Our solution? We simply say no sometimes. If we feel there is too much on the schedule for a weekend we pick and choose where we will go. We want to instill in our children early on a sense of balance, not just for them, but for the whole family. We hope to make them aware that our family is a team where everyone’s needs matter equally and no one person’s activities should hijack all four of us.
I know what you’re thinking – that’s all fine and dandy while they’re young but when they get older, your pick-and-choose approach just won’t fly. I believe it would if more parents embraced this way of thinking. The threat of “you’re off this soccer team if you don’t drop all other activities and play year ‘round” wouldn’t hold much weight if everybody stood up to the ridiculousness and just said, “okay, see ya!”
Speak up and stand your ground
Why don’t more parents speak up when the house league hockey coach insists on training four days a week and going to five out of town tournaments a year involving missed school days? Why do we get bullied into pulling our kids out of other sports so they can stay on that one competitive team? Why do we feel it necessary to push our kids so hard their health as adults suffers? These are hard questions we have to ask ourselves, and I refuse to succumb to the standard answers.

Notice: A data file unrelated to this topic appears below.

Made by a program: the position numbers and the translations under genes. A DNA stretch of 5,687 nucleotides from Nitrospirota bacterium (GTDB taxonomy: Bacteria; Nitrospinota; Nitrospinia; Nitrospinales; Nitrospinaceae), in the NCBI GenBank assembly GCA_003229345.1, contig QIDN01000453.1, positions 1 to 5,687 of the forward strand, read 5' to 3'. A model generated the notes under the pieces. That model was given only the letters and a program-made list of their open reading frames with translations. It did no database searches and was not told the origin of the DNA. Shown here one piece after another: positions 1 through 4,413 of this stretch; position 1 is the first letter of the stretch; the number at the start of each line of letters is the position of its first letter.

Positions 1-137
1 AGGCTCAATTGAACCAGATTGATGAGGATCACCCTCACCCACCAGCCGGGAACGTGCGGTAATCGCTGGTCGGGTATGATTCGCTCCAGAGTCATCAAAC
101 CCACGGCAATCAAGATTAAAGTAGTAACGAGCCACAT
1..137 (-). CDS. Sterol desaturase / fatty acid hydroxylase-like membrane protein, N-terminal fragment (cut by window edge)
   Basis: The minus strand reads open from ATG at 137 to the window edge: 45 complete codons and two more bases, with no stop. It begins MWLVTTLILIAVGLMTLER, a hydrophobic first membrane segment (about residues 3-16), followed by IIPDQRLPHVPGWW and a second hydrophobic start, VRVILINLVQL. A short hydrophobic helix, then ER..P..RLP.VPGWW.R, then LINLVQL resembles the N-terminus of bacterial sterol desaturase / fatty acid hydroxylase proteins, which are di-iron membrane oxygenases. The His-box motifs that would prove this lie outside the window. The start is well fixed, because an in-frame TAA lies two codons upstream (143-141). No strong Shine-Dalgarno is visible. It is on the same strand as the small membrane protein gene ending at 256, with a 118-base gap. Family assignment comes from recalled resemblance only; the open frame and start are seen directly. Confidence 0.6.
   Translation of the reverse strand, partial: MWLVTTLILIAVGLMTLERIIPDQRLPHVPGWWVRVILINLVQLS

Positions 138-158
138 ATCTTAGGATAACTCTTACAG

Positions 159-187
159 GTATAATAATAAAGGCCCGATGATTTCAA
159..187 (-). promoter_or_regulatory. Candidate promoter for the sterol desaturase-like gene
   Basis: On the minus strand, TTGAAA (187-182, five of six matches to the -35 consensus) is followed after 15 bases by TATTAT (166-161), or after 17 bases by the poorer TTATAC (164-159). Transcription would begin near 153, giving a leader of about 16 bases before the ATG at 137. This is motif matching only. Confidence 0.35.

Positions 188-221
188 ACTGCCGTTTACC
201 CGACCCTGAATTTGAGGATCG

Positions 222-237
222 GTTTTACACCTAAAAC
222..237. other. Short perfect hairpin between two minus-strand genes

As for the doubters, I am reminded of a something that happened when my daughter was a toddler. As soon as she started walking I stopped carrying her into the daycare from the car. There were some days when she didn’t want to walk, but I flat out refused to pick her up. One day as she was having a fit over this, another mom went by carrying her child who was perfectly capable of walking. She looked at me standing there in the parking lot freezing and trying to convince my daughter to walk and said, “One day you’ll just give in.” I smiled politely and told myself I would not. And I never did.
I will find a way for my children to participate in sport in a healthy balanced way. Somehow I will figure it out. It would be nice though to have some like-minded support along the way, so if you agree with a modified approach to things let me know. It would do my heart good.